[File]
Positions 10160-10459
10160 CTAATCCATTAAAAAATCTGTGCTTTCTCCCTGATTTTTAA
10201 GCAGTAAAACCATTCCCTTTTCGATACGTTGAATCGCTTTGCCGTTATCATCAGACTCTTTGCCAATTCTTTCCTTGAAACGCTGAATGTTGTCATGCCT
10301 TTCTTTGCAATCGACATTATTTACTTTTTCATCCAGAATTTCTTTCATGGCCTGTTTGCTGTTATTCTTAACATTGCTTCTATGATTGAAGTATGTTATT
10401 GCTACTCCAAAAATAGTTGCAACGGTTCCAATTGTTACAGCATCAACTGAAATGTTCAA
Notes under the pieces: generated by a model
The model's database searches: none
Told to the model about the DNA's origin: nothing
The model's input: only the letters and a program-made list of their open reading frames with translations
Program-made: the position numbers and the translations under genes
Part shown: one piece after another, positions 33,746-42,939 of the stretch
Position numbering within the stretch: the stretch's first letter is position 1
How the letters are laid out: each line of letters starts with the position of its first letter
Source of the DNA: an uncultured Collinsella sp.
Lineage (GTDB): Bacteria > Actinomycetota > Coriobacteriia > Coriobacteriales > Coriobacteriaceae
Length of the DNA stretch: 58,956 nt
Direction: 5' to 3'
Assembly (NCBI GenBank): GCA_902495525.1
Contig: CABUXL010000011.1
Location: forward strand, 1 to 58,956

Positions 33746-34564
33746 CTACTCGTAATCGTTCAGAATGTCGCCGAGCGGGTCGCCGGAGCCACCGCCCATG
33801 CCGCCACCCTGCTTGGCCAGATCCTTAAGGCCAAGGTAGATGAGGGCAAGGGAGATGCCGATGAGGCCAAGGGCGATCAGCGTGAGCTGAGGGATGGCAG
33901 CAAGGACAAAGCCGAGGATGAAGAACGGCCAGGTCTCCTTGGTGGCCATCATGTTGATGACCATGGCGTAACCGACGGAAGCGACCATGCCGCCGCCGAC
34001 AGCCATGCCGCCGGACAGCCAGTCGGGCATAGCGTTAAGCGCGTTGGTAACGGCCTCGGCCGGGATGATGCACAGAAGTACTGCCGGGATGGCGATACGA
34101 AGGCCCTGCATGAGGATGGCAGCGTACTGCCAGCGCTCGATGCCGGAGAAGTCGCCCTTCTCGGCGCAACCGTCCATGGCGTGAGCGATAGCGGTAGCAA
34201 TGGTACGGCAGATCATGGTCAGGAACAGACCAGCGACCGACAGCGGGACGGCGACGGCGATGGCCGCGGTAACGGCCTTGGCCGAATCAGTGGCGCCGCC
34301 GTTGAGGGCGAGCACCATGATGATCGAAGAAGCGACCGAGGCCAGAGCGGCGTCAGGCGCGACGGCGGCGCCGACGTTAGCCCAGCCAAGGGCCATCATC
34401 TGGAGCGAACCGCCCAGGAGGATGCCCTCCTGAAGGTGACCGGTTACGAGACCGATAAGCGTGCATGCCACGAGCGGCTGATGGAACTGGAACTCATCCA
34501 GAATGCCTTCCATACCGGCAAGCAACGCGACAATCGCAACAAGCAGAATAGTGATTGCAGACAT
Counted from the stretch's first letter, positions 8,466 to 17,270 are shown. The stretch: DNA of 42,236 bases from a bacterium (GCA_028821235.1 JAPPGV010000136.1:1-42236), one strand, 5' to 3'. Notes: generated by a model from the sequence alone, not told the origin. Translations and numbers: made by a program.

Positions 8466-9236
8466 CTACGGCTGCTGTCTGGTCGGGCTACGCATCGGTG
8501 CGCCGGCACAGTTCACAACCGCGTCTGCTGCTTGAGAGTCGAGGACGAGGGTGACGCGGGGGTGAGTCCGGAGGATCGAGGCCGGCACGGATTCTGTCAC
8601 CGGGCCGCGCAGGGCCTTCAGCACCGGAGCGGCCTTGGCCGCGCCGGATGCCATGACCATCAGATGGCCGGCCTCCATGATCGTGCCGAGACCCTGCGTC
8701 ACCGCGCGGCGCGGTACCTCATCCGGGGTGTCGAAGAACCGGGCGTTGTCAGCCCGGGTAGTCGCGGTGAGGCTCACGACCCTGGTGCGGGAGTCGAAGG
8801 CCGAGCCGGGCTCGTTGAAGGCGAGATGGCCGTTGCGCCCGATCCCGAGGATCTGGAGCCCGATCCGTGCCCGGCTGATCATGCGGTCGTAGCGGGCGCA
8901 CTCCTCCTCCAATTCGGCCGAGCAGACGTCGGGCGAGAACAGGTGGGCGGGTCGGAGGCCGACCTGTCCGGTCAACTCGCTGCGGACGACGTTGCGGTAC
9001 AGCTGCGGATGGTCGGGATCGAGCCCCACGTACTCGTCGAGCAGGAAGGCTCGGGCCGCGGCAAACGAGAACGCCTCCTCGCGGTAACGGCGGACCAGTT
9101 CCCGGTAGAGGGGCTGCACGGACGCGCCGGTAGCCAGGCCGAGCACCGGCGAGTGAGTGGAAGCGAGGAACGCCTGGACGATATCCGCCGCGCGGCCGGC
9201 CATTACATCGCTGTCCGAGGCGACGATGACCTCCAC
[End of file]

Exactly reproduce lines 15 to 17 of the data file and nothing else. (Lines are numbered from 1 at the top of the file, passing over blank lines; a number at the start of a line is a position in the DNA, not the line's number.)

Lineage (GTDB): Bacteria > Actinomycetota > Coriobacteriia > Coriobacteriales > Coriobacteriaceae
Length of the DNA stretch: 58,956 nt
Direction: 5' to 3'